Baghdad is a city of contradictions. War is a constant. Explosions and kidnappings are part of daily life. But the Iraqi capital remains a thriving city, even if a little beat up. VOA's Sharon Behn reports on how some in Baghdad are defying the stereotype of a nation at war by pursuing a lifestyle known for its iconic symbols of rebellion: motorbikes, leather jackets and roaring engines.
    Video

    Video Melting Pot of Immigrants Working to Restore US Capitol Dome

    The American Iron Works company is one of the firms working to renovate the iconic U.S. Capitol Dome. The company employs immigrants of many different cultural and national backgrounds. VOA’s Arman Tarjimanyan has more.
    Video

    Video Testing Bamboo as Building Material

    For thousands of years various species of bamboo - one of the world's most versatile plants - have been used for diverse purposes ranging from food and medicine to textiles and construction. But its use on a large scale is hampered because it's not manufactured to specific standards but grown in the ground. A University of Pittsburgh professor is on track to changing that. VOA’s George Putic reports.
    Video

    Video Orphanage in Iraqi City Houses Kids Who Lost their Parents to Attacks by IS

    An orphanage in Iraqi Kurdistan has become home to scores of Yazidi children who lost their parents after Islamic State militants took over Sinjar in Iraq’s Nineveh Province in 2014. Iraqi Kurdish forces backed by the U.S. airstrikes have since recaptured Sinjar but the need for the care provided by the orphanage continues. VOA’s Kawa Omar filed this report narrated by Rob Raffaele.
    Video

    Video Re-Opening Old Wounds in a Bullet-Riddled Cultural Landmark

    A cultural landmark before Lebanon’s civil war transformed it into a nest of snipers, Beirut’s ‘Yellow House’ is once again set to play a crucial role in the city.  Built in a neo-Ottoman style in the 1920s, in September it is set to be re-opened as a ‘memory museum’ - its bullet-riddled walls and bunkered positions overlooking the city’s notorious ‘Green Line’ maintained for posterity. John Owens reports from Beirut.
    Video

    Video Brexit Resounds in US Presidential Contest

    Britain’s decision to leave the European Union is resounding in America’s presidential race. As VOA’s Michael Bowman reports, Republican presumptive nominee Donald Trump sees Britain’s move as an affirmation of his campaign’s core messages, while Democrat Hillary Clinton sees the episode as further evidence that Trump is unfit to be president.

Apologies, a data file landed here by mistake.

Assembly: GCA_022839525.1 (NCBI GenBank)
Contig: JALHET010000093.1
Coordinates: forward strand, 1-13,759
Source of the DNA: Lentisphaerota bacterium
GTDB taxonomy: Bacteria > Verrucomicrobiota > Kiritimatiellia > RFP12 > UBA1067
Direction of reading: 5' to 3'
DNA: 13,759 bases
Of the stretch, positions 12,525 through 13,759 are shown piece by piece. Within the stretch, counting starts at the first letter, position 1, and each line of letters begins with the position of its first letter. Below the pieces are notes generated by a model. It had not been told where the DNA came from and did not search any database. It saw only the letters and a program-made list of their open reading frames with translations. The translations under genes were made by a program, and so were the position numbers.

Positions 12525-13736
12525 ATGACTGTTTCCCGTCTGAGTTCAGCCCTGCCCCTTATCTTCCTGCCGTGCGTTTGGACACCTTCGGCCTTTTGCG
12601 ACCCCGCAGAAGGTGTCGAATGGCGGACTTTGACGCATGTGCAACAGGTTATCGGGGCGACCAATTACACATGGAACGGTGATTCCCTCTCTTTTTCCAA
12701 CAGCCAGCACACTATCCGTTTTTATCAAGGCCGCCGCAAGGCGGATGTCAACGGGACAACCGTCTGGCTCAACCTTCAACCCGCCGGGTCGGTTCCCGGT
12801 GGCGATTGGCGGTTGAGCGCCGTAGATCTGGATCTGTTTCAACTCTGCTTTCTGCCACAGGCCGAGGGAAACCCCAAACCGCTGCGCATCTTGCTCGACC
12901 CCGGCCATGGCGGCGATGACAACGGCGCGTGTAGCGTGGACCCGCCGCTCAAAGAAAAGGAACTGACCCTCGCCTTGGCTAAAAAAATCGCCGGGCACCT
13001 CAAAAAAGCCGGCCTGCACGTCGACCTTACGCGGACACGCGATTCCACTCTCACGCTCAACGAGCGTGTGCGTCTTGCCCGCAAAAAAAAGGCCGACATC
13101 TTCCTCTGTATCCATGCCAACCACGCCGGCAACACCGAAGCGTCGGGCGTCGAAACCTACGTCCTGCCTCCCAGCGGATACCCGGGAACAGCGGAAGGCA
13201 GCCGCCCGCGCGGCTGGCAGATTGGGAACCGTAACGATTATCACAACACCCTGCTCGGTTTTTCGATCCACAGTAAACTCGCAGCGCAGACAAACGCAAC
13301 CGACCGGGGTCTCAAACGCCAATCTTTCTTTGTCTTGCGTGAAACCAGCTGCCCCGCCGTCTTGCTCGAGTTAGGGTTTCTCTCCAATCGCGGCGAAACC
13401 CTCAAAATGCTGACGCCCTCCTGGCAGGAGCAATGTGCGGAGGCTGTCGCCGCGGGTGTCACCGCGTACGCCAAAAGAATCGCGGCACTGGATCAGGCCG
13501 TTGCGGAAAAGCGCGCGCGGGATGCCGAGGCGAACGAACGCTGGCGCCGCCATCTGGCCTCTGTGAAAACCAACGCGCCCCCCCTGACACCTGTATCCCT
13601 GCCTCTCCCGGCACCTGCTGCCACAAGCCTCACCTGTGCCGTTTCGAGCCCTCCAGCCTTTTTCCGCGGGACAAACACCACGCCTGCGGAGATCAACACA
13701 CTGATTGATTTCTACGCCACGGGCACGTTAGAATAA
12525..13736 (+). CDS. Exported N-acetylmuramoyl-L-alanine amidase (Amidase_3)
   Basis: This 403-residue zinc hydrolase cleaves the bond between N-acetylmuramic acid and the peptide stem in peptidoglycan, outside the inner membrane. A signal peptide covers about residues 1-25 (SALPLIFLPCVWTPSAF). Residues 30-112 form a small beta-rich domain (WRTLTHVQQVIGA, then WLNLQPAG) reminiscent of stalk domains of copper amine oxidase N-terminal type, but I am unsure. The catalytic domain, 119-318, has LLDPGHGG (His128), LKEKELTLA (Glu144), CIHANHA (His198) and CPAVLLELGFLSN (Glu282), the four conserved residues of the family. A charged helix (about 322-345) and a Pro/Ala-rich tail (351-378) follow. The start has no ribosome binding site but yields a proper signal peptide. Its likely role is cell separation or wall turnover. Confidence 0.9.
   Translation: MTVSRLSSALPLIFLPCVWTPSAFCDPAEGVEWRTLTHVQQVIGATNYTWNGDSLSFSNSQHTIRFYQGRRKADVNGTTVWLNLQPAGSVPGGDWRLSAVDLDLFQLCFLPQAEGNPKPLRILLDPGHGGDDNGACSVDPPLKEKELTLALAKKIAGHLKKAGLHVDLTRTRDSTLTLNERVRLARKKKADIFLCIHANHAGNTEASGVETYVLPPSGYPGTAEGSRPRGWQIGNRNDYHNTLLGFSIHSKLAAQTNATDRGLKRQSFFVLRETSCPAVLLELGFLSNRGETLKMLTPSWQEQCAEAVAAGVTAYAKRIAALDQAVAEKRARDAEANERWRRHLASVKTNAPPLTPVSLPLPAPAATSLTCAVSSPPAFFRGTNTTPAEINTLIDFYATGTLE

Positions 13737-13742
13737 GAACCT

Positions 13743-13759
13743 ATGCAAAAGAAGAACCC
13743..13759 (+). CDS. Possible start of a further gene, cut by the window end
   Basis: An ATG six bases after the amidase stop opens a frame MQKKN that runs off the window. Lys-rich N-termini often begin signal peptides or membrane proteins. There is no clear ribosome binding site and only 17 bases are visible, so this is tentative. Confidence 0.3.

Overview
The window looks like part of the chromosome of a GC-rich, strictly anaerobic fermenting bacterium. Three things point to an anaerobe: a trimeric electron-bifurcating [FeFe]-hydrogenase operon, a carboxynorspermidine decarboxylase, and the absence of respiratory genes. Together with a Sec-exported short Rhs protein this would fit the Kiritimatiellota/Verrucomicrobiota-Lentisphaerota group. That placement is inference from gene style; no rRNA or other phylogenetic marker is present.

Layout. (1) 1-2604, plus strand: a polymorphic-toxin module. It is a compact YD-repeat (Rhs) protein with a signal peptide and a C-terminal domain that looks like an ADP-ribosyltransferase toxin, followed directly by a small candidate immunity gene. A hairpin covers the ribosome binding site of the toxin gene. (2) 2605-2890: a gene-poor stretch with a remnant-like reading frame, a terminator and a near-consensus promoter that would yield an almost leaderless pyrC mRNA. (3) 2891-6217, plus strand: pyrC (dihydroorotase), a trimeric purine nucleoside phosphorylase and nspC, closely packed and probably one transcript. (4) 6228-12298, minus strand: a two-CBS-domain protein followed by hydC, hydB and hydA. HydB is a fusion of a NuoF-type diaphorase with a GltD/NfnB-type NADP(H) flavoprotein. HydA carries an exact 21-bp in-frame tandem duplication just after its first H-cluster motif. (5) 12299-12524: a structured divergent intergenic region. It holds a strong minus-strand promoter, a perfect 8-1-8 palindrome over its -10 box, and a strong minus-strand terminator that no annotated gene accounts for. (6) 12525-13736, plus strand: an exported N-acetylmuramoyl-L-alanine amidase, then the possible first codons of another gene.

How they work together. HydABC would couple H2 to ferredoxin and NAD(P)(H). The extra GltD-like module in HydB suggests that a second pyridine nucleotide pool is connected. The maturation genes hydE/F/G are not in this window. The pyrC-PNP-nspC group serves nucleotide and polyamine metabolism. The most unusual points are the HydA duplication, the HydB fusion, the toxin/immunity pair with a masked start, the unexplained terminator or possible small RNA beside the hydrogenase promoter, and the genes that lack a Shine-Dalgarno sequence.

Video

    Video New York Pride March A Celebration of Life, Mourning of Loss

    At this year’s march in New York marking the end of pride week, a record-breaking crowd of LGBT activists and allies marched down Manhattan's Fifth Avenue, in what will be long remembered as a powerful display of solidarity and remembrance for the 49 victims killed two weeks ago in an Orlando gay nightclub.
    Video

    Video NASA Juno Spacecraft, Nearing Jupiter, to Shed Light on Gas Giant

    After a five-year journey, the spacecraft Juno is nearing its destination, the giant planet Jupiter, where it will enter orbit and start sending data back July 4th. As Mike O'Sullivan reports from Pasadena, California, the craft will pierce the veil of Jupiter's dense cloud cover to reveal its mysteries.
    Video

    Video Orlando Shooting Changes Debate on Gun Control

    It’s been nearly two weeks since the largest mass shooting ever in the United States. Despite public calls for tighter gun control laws, Congress is at an impasse. Democratic lawmakers resorted to a 1960s civil rights tactic to portray their frustration. VOA’s Carolyn Presutti explains how the Orlando, Florida shooting is changing the debate.
    Video

    Video Tunisian Fishing Town Searches for Jobs, Local Development Solutions

    As the European Union tries to come to grips with its migrant crisis, some newcomers are leaving voluntarily. But those returning to their home countries face an uncertain future.  Five years after Tunisia's revolution, the tiny North African country is struggling with unrest, soaring unemployment and plummeting growth. From the southern Tunisian fishing town of Zarzis, Lisa Bryant takes a look for VOA at a search for local solutions.
    Video

    Video 'American Troops' in Russia Despite Tensions

    Historic battle re-enactment is a niche hobby with a fair number of adherents in Russia where past military victories are played-up by the Kremlin as a show of national strength. But, one group of World War II re-enactors in Moscow has the rare distinction of choosing to play western ally troops. VOA's Daniel Schearf explains.
    Video

    Video Muslim American Mayor Calls for Tolerance

    Syrian-born Mohamed Khairullah describes himself as "an American mayor who happens to be Muslim." As the three-term mayor of Prospect Park, New Jersey, he believes his town of 6,000 is an example of how ethnicity and religious beliefs should not determine a community's leadership. Ramon Taylor has this report from Prospect Park.

    Special Report

    Adrift The Invisible African Diaspora